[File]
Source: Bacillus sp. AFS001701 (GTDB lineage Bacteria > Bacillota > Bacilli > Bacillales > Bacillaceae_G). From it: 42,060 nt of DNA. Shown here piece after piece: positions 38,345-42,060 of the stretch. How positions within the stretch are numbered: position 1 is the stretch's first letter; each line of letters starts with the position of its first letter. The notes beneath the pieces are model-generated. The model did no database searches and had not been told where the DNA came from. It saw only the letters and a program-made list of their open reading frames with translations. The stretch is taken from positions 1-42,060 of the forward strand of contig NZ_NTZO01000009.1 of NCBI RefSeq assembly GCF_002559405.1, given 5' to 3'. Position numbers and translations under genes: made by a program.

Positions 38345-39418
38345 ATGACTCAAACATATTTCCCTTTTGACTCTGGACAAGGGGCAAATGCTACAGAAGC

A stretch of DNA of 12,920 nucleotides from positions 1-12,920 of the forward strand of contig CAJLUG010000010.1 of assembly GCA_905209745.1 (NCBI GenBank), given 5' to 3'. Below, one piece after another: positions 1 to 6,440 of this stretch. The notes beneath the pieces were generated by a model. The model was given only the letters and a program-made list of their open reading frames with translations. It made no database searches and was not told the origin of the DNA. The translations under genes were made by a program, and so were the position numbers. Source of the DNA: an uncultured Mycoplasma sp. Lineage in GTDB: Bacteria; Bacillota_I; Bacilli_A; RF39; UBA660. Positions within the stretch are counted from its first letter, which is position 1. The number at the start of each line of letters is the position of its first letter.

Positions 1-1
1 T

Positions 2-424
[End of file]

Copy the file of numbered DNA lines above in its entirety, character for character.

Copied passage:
Source: Bacillus sp. AFS001701 (GTDB lineage Bacteria > Bacillota > Bacilli > Bacillales > Bacillaceae_G). From it: 42,060 nt of DNA. Shown here piece after piece: positions 38,345-42,060 of the stretch. How positions within the stretch are numbered: position 1 is the stretch's first letter; each line of letters starts with the position of its first letter. The notes beneath the pieces are model-generated. The model did no database searches and had not been told where the DNA came from. It saw only the letters and a program-made list of their open reading frames with translations. The stretch is taken from positions 1-42,060 of the forward strand of contig NZ_NTZO01000009.1 of NCBI RefSeq assembly GCF_002559405.1, given 5' to 3'. Position numbers and translations under genes: made by a program.

Positions 38345-39418
38345 ATGACTCAAACATATTTCCCTTTTGACTCTGGACAAGGGGCAAATGCTACAGAAGC

A stretch of DNA of 12,920 nucleotides from positions 1-12,920 of the forward strand of contig CAJLUG010000010.1 of assembly GCA_905209745.1 (NCBI GenBank), given 5' to 3'. Below, one piece after another: positions 1 to 6,440 of this stretch. The notes beneath the pieces were generated by a model. The model was given only the letters and a program-made list of their open reading frames with translations. It made no database searches and was not told the origin of the DNA. The translations under genes were made by a program, and so were the position numbers. Source of the DNA: an uncultured Mycoplasma sp. Lineage in GTDB: Bacteria; Bacillota_I; Bacilli_A; RF39; UBA660. Positions within the stretch are counted from its first letter, which is position 1. The number at the start of each line of letters is the position of its first letter.

Positions 1-1
1 T

Positions 2-424